Below is an excerpt from the Advisory. Following that is the entire document.
“Due to the heavy winter rains, a significant grass crop has developed across much of California in the recent months. These light, flashy fuels have now cured across most of the southern and central portions of the state, which has led to a significant increase in fire activity across much of the Southern California Geographic Area. Despite the volatility of these grass fires, the heavier fuels are less supportive of fire as moisture levels in the larger diameter materials is near normal for this time of year. In addition, live fuel moisture remains above average in many areas. Therefore, while significant acreage consumption will continue to occur on future fires within the grassy fuel beds, large fires among the heavier fuels are less likely.”
Thanks and a tip of the hat go out to Ken. Typos or errors, report them HERE.
Four separate incidents involving hobbyists flying drones are hindering operations on the 4,991-acre Pinal Fire since the fire was detected May 8 in the Tonto National Forest five miles south of Globe, Arizona.
The latest drone sighting occurred May 24, 2017. An air tanker flying over the fire was forced to release its retardant at a higher altitude for safety reasons. The higher drop reduced the retardant’s effectiveness on the fire. Subsequently, aviation operations were suspended until the drone issue was resolved.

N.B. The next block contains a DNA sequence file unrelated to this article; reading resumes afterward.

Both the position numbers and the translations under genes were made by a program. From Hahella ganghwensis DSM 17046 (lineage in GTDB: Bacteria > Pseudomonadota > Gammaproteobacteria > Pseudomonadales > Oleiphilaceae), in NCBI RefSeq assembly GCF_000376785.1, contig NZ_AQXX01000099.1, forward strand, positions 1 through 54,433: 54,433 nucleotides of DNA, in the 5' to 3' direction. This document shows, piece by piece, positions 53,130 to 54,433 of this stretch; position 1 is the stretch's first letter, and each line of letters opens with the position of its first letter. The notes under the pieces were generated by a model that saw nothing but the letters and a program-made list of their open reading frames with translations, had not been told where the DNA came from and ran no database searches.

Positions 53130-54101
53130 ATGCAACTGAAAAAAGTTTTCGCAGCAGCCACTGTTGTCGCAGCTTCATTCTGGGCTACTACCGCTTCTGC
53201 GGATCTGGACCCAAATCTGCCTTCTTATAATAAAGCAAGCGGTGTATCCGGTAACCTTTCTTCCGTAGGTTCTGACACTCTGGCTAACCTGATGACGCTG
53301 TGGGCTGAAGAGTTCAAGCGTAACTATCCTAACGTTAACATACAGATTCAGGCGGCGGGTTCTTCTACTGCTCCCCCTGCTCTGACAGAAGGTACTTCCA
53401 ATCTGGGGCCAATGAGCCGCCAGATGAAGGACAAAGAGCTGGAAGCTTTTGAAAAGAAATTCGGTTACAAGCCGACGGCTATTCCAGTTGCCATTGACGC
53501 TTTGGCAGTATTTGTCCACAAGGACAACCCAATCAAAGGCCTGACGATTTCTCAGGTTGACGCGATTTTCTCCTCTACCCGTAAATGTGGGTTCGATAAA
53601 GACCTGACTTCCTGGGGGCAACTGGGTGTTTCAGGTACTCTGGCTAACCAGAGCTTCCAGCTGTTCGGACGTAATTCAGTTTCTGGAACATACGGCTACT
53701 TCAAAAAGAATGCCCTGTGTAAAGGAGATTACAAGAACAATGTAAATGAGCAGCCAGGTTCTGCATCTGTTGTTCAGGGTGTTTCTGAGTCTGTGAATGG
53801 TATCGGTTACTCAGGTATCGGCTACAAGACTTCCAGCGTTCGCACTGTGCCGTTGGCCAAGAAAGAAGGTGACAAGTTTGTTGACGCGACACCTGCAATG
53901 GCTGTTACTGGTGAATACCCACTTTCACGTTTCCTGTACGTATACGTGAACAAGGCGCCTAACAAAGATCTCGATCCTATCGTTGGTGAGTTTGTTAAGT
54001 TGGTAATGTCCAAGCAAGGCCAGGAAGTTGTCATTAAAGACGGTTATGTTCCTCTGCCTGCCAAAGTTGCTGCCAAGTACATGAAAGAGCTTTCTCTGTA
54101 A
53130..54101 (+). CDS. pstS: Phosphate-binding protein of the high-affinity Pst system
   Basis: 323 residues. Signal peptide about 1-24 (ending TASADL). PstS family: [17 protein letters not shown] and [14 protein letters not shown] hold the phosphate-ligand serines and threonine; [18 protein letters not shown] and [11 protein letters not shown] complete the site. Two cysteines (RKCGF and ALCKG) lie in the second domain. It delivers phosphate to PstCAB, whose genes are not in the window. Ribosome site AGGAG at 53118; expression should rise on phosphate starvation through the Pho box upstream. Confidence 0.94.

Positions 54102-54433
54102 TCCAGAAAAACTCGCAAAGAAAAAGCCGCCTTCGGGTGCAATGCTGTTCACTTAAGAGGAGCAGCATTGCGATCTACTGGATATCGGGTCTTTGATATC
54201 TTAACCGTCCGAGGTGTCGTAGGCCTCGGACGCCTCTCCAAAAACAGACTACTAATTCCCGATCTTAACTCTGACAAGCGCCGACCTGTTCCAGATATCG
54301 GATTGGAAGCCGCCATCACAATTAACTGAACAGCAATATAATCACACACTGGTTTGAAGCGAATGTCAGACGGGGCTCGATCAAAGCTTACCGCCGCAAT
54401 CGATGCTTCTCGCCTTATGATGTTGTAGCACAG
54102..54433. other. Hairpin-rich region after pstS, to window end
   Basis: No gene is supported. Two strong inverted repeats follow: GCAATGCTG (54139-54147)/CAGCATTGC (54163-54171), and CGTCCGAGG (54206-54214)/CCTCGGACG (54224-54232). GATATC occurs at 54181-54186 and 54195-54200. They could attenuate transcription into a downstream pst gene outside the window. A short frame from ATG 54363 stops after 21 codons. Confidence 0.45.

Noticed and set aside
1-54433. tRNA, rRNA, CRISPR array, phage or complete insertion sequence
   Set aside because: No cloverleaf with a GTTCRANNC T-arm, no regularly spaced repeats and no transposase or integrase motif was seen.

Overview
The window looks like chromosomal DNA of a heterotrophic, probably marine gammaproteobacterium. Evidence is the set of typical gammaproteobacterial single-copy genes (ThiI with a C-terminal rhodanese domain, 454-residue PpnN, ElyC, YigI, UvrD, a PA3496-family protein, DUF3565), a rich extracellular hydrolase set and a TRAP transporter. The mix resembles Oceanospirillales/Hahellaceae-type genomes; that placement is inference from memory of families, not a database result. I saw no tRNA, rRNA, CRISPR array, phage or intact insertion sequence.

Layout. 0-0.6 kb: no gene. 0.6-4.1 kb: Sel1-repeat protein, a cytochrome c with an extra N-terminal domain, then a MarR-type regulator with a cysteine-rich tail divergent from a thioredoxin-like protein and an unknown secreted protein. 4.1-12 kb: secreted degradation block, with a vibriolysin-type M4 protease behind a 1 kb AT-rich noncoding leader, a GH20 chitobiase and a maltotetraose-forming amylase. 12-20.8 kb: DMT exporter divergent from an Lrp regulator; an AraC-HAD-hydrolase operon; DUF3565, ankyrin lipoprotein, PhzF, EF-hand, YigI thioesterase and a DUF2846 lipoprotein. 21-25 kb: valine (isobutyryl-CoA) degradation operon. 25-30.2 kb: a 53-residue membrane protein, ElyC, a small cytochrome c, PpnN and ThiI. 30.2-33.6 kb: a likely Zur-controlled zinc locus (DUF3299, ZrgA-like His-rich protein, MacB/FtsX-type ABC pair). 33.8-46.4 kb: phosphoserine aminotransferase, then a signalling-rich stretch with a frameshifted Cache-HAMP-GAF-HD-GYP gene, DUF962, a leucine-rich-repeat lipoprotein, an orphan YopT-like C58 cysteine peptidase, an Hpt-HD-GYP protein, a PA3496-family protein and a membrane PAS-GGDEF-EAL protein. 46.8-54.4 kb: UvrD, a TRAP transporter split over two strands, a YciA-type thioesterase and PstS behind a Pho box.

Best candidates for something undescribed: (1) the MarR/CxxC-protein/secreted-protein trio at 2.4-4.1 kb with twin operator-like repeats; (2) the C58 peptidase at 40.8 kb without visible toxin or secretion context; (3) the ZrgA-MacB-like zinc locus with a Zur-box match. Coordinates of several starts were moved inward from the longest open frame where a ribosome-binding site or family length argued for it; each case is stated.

On May 20, 2017, a law enforcement officer cited a hobbyist for flying a drone near the Pinal Fire.
Forest Service officials continue to emphasize that flying drones over or in close proximity to wildfires is illegal, endangers aviators as well as crews on the ground, and slows operations which potentially could result in the fire increasing in size.
Deputy Forest Supervisor Tom Torres, Tonto National Forest, explained that flying a drone near a wildfire is, in fact, breaking the law.
“The U.S. Code of Federal Regulations 43 CFR 9212.1(f) – indicates that it is illegal to resist or interfere with the efforts of firefighter(s) to extinguish a fire,” Torres said. “Doing so can result in a significant fine and/or a mandatory court appearance.
Drone operators determined to have endangered manned aircraft or people on the ground and/or interfered with wildfire suppression may be subject to civil penalties, including fines of up to $25,000, and potentially criminal prosecution.
Management of the fire
The Pinal Fire is being managed, not aggressively suppressed. One of the objectives is to create a continuous fuel break between the Pinal Mountains and the town of Globe five miles to the north.
Firefighters are involved in preparation and defense of structures and infrastructure along the indirect control lines from which firing operations could be conducted where necessary to maintain low intensity fire conditions and prevent unwanted impacts to the values at risk.
Thanks and a tip of the hat go out to Tom. Typos or errors, report them HERE.
Above: Coulson’s first 737 being converted to an air tanker. Photo provided by Coulson Aviation.
Coulson Aviation has purchased six 737-300’s from Southwest Airlines and plans to convert them into air tankers. The first one being worked on just rolled out of the paint shop in Spokane. Britt Coulson said he expects it to be complete by the end of this year, then they will start on a second one. This will be the first 737 to be used as an air tanker. More information and photos are at FireAviation.com.